How Dean Dillon Made It From Strumming To Stardom In Nashville When country songwriter Dean Dillon was 7, he got his first guitar: a tiger-striped Stella. He played at the county fair and mobile-home lots before setting out to take his chances in Nashville, Tenn.
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How Dean Dillon Made It From Strumming To Stardom In Nashville

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How Dean Dillon Made It From Strumming To Stardom In Nashville

How Dean Dillon Made It From Strumming To Stardom In Nashville

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ARUN RATH, HOST:

Time now for the latest installment of our series My Big Break about triumphs, big and small. Guitarist Dean Dillon is best known for writing hit songs for country artists like George Strait, Toby Keith and Kenny Chesney. Today, Dean Dillon is in the Nashville Songwriter's Hall of Fame. But he grew up in a little town of Lake City in east Tennessee. That's where he got his first guitar.

DEAN DILLON: At tiger-striped stella, orange and black. Proceeded to sleep with it on a nightly basis. It became my best friend, and it became my voice. I had entered this contest at the TVAI fair in Knoxville. And at the fair, it came down to me and a flaming baton twirler. And she dropped her baton, and I won the contest. Well, first prize on that contest was a guest appearance on a local TV show there in Knoxville on Friday nights called "Jim Clayton's Startime." He used that stage on Friday nights to sell his mobile homes really. And what we would do is we would play and mobile-home lots in venues around East Tennessee. I cut my teeth on it.

(SOUNDBITE OF TV SHOW, "JIM CLAYTON'S STARTIME")

JIM CLAYTON: Don't miss this great show, and don't miss shopping for your mobile homes at Clayton Mobile Homes on Clinton Highway.

DILLON: I knew that Nashville was where it was happening. I knew that that was where you could go and do what you wanted to do musically. So right after high school, I went to my uncle's house and grabbed my guitar and a duffle bag full of clothes and the interstate and hitchhiked there in 1973.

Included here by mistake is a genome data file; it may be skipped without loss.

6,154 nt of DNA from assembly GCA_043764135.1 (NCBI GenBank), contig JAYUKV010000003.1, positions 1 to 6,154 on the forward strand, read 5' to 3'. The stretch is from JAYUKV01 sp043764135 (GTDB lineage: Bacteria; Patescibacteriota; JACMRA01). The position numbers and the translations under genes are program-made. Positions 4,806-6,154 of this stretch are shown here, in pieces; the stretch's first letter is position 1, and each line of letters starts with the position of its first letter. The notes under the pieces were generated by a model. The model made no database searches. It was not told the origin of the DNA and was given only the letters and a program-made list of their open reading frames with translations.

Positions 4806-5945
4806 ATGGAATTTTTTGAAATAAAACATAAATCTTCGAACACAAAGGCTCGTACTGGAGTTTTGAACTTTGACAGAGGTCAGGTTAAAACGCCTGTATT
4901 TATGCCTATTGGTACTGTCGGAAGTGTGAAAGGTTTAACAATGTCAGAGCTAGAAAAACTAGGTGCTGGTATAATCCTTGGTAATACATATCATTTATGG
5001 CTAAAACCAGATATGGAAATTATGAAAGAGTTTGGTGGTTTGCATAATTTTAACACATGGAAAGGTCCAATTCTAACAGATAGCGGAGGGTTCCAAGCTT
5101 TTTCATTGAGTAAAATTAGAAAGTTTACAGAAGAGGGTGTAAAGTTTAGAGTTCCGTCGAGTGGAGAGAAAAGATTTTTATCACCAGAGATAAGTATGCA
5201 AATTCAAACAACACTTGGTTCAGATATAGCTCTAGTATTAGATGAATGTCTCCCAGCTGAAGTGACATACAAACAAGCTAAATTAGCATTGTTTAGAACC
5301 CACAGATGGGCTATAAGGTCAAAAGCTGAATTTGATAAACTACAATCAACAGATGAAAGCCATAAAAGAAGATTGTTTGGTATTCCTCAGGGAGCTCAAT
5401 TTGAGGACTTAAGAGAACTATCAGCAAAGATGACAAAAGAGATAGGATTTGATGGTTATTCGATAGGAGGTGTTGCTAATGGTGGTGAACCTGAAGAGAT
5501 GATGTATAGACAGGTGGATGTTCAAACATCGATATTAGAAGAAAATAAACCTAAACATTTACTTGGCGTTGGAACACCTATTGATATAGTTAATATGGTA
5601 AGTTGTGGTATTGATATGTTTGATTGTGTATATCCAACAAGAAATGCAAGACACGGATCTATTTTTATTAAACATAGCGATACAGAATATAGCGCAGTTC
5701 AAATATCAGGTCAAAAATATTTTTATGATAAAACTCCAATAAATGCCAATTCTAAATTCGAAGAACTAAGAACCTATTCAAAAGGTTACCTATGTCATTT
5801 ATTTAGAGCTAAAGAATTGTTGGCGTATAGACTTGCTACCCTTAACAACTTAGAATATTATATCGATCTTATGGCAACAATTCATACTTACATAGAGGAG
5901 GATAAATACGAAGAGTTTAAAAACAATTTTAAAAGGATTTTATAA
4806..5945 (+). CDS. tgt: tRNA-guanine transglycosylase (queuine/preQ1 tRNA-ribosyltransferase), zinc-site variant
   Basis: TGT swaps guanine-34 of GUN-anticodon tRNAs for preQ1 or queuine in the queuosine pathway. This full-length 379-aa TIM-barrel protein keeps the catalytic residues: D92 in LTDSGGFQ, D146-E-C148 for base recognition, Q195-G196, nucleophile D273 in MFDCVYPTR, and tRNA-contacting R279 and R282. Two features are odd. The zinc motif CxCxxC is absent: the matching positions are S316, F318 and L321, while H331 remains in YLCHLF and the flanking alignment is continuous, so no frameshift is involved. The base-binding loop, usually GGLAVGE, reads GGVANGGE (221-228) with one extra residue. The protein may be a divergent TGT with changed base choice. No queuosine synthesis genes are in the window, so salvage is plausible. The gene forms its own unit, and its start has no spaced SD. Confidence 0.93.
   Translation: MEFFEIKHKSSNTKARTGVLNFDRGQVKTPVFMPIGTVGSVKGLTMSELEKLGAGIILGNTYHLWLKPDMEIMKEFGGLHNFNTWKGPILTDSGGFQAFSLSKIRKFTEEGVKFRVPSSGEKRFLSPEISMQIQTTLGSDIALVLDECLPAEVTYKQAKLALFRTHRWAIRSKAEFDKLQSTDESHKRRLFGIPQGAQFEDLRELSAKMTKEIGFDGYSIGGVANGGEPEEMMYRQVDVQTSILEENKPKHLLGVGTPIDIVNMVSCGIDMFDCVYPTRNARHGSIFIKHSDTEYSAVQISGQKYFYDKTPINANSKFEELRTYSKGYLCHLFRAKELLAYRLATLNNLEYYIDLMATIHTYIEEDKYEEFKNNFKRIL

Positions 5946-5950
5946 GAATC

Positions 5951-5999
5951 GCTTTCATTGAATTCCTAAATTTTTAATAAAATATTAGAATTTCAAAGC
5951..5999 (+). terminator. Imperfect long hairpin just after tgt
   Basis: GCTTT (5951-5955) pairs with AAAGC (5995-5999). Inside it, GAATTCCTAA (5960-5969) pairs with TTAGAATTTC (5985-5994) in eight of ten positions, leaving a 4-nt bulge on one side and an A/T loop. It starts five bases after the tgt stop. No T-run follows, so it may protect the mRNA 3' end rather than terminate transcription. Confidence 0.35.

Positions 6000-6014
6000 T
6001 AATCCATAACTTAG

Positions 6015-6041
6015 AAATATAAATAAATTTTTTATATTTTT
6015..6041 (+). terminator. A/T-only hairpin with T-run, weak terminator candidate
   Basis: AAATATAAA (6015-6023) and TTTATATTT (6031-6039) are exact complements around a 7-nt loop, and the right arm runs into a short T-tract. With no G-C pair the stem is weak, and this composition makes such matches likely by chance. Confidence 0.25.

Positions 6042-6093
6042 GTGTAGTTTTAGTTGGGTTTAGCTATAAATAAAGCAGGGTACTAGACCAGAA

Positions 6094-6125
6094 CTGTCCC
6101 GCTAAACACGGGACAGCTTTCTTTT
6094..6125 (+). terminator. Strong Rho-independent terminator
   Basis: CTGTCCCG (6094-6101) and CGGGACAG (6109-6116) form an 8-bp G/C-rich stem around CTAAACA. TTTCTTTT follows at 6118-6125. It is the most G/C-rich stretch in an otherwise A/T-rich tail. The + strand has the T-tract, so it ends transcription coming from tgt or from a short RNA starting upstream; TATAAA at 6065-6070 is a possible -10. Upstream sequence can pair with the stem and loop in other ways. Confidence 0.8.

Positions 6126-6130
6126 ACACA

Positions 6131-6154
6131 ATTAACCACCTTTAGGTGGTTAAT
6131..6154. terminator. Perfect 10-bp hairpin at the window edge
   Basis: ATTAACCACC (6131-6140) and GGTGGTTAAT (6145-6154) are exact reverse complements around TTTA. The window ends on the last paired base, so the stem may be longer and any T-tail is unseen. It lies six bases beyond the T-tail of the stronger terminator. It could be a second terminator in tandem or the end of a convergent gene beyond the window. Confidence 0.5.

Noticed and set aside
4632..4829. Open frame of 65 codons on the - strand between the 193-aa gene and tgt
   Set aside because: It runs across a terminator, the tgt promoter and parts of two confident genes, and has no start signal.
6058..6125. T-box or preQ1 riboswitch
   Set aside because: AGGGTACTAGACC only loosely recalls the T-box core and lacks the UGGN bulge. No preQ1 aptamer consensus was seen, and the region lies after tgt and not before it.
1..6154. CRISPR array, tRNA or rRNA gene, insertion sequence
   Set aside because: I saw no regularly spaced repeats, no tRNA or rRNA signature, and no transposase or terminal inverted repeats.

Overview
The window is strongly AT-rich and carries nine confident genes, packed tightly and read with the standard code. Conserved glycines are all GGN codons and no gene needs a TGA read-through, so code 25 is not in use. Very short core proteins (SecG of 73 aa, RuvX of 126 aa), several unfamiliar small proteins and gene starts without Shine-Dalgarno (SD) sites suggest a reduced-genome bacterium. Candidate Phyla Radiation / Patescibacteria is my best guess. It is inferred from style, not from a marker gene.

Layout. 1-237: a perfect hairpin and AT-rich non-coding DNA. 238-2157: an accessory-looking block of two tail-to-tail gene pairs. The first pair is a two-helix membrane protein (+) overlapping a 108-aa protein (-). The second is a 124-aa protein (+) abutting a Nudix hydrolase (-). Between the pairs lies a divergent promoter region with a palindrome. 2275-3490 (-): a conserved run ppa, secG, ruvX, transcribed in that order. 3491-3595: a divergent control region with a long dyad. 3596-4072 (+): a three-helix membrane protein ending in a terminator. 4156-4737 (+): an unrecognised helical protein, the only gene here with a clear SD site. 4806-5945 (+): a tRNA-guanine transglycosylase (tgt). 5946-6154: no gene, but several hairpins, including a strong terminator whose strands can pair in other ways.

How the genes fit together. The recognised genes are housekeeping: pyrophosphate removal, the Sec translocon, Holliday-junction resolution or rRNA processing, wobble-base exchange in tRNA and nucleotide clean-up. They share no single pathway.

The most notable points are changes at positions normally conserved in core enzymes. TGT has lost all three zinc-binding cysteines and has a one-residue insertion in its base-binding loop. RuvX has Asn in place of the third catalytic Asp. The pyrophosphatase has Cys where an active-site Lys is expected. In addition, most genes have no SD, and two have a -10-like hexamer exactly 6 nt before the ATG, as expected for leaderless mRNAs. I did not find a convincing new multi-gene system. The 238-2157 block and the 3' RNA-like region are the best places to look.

(SOUNDBITE OF SONG)

DILLON: (Singing) Baby got a mustang ready to go. Zero to 60 in 3.0.

Eighteen years old, 130 pounds soaking wet, scared to death, you know. I didn't know a soul. I didn't know where music row was, but I found out soon enough.

(SOUNDBITE OF SONG)

DILLON: Well, my big break - I was sitting backstage in between shows at Opryland. And I would sit back there at a picnic table with my guitar and write songs. I don't know, maybe a month later, I'm sitting back there one day writing, and this guy walks up. And he goes are you Dean Dillon. And I said yeah. And he goes, my names says my name is John Schweers. Play me something.

(SOUNDBITE OF SONG, "A LOT OF THINGS DIFFERENT")

BILL ANDERSON: (Singing) I'd spent a lot more time out in the pouring rain without an umbrella covering my head.

DILLON: Well, I knew that name. And I knew who John Schweers was. He wrote a lot of things for just a lot of different country acts. And I played him a couple of songs. And he said you need to meet my publisher. Walked in his office, shook and howdy, and sat down in front of his desk. And he said play me something. I played him two or three songs. And he opened his desk drawer and pulled out a three-page contract and said I want to sign you to a publishing deal. That's how it all got started, all from just drumming backstage.

(SOUNDBITE OF SONG, "GOTTA GO BACK TO WORK")

DILLON: (Singing) I didn't wake up this morning. I just came to. Had one black eye and one navy blue.

RATH: Guitarist Dean Dillon. We want to hear about your big break. Send us an e-mail at mybigbreak@npr.org.

(SOUNDBITE OF SONG, "GOTTA GO BACK TO WORK")

DILLON: (Singing) ...'Cause Honky Tonks will be the death of me. I guess I got to go back to work to get a little rest.

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